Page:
Are you thinking of breastfeeding your baby but aren’t sure if it’s possible to breastfeed with the Babywise method? Or have you heard that following the Babywise method could lead to a low milk supply or an over-scheduled baby?

If you’d like to breastfeed your new baby and follow the Babywise method, you’re in luck: Breastfeeding while following the Babywise method is achievable (and even beneficial) for both mom and baby.

Before you begin your breastfeeding journey, take a look at the Babywise philosophy, some breastmilk basics, and how breastfeeding and Babywise can work together.

Babywise Feeding Basics

While On Becoming Babywise acknowledges that there are different feeding philosophies (from over-scheduled feeding to completely child-led feeding), the Babywise method embraces a feeding philosophy that uses the best of both ends of the spectrum.

It’s called Parent Directed Feeding (PDF).

Simply put, PDF combines the aspects of scheduled feedings with a mother’s intuition to look for her child’s hunger cues.

PDF gives flexibility in the midst of a schedule. It assumes parents have a sense of when their baby’s feedings will occur but takes away the rigidity associated with a regimented feeding schedule. It allows you to meet your baby’s needs at any time because hunger cues (sucking sounds, hands in the mouth, or crying) trump the clock.

Breastfeeding and Babywise

One of the most significant aspects of PDF is that it encourages full feedings for baby approximately every 2.5-3 hours instead of small cluster feedings.

On Becoming Babywise describes a full feeding as including:

  • Sufficient feeding times of about 10-15 minutes per breast per feeding.
  • Hearing baby swallowing milk.
  • Baby pulling away from the breast (in his own timing) when full.
  • Baby burping well.
  • Baby napping well.

With consistent full feedings, there’s a combination of sufficient breast stimulation and time between feedings. These two are essential for efficient milk production.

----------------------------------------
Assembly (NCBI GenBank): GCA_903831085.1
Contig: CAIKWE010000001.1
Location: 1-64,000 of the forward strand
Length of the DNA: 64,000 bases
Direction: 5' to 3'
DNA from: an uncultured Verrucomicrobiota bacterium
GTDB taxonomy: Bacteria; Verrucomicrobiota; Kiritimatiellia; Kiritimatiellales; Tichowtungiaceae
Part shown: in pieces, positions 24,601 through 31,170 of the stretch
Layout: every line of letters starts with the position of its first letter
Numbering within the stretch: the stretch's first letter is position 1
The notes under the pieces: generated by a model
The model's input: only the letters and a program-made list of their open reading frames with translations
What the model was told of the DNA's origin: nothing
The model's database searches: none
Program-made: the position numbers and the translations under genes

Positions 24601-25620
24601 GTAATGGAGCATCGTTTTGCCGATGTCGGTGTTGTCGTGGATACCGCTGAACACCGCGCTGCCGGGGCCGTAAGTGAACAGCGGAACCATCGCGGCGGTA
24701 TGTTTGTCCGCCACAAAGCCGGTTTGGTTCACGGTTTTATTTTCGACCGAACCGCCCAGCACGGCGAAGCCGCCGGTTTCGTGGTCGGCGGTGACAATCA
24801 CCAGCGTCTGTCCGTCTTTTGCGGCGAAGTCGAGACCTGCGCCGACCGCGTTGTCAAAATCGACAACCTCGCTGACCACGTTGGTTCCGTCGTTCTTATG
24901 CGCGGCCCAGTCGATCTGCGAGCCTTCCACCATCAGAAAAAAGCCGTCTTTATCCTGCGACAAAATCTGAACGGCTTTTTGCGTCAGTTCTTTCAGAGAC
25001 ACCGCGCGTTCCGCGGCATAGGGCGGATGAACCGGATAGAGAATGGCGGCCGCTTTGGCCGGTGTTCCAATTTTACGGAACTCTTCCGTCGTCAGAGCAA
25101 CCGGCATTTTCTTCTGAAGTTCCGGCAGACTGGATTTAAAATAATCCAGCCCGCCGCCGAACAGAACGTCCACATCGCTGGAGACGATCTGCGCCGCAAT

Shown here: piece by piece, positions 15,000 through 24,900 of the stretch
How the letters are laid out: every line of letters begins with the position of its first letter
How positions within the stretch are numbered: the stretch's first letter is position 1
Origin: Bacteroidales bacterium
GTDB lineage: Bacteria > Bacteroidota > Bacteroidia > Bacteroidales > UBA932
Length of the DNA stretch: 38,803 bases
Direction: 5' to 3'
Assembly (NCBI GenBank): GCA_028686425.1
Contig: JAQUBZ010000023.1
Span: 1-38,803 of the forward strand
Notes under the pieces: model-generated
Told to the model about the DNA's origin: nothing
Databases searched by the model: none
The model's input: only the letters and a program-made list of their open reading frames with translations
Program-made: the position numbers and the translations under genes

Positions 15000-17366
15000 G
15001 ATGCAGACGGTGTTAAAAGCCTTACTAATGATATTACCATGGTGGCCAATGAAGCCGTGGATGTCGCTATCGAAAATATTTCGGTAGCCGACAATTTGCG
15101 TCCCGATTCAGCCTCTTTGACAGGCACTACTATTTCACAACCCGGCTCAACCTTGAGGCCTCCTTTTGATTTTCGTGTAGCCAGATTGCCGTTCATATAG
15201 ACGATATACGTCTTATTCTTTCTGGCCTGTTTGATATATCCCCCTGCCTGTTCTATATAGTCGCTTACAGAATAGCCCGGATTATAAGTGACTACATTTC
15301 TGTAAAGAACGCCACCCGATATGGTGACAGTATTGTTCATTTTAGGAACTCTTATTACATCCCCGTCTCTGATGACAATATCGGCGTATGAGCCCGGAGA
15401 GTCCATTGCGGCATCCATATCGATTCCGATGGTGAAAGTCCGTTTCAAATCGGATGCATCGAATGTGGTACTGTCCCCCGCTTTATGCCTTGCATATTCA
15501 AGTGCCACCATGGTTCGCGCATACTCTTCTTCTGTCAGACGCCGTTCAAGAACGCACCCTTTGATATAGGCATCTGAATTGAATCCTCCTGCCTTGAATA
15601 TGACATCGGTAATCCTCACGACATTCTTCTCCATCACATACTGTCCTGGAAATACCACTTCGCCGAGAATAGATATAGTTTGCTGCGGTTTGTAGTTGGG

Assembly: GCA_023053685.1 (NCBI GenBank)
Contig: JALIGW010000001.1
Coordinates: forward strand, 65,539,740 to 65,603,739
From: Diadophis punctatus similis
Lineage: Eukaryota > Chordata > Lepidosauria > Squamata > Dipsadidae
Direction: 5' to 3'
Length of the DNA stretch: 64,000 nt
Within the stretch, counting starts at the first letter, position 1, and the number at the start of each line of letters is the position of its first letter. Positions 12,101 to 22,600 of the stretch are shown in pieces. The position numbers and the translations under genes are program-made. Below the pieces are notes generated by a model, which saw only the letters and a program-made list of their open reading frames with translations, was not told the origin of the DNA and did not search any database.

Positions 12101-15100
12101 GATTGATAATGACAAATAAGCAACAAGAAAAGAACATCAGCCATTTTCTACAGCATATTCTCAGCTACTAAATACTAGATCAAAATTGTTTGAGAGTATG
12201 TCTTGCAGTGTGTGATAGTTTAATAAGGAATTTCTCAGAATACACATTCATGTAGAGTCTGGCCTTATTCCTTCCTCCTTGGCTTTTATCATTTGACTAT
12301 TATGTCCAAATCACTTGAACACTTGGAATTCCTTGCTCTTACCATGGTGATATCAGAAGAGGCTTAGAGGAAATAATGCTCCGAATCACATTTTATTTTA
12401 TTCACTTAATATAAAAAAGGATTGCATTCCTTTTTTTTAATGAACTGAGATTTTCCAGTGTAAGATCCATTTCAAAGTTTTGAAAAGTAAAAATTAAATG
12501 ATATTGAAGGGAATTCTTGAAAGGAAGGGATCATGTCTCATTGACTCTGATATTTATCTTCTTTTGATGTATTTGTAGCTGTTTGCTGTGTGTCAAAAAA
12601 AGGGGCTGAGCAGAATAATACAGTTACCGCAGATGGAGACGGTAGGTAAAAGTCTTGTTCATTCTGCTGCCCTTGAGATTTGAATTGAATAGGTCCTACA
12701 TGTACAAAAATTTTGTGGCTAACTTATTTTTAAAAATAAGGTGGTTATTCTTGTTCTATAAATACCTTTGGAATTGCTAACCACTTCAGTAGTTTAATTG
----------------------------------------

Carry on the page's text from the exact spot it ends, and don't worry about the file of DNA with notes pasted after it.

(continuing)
Following the Babywise method and achieving full feedings will lead to a consistent and adequate breastmilk supply for your baby.

All About Breastmilk

In order to be a more effective breastfeeding mama, you’ll want to learn a bit about the milk baby will be drinking.

In the first days after her arrival, breastmilk is called colostrum. This protein-rich concentrate is perfect for warding off bacteria and viruses. Approximately 2-4 days after baby’s birth, colostrum changes to transition milk, which has an increase in fat, lactose, calories, and vitamins.

Mature milk arrives sometime around baby’s two-week birthday. In a typical feeding, there are two phases of mature milk: foremilk and hindmilk. Foremilk is somewhat thin in consistency and satisfies baby’s initial thirst. Hindmilk is released after several minutes and is creamer and fattier.

Both foremilk and hindmilk are essential for baby’s development. Working to ensure baby receives a full feeding means he’ll receive the nutrition he needs.

Stopping the Babywise Myths

Critics of the Babywise method have said that it’s nature of scheduled feedings don’t mesh with proper milk production and will discourage breastfeeding.

This is simply untrue.

On Becoming Babywise clearly states that hungry babies always get fed. It pushes back against the idea of hyper-scheduling, as this isn’t healthy for either mother or baby. If your baby is hungry, you should feed him.

This is especially true during growth spurts, when baby requires additional calories in closer proximity. While growth spurts can vary, the first ones often occur around 3 weeks, 6 weeks, 3 months, and 6 months of age.

 

Breastfeeding and the Babywise method can work seamlessly together. Plan ahead and read up on a few more tips for successful breastfeeding.

 


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Jess Wartinger

Jess Wartinger resides in rural New York with her husband and five children. Formerly an early elementary teacher, Jess currently spends her time loving her kids and holding down the fort at home.

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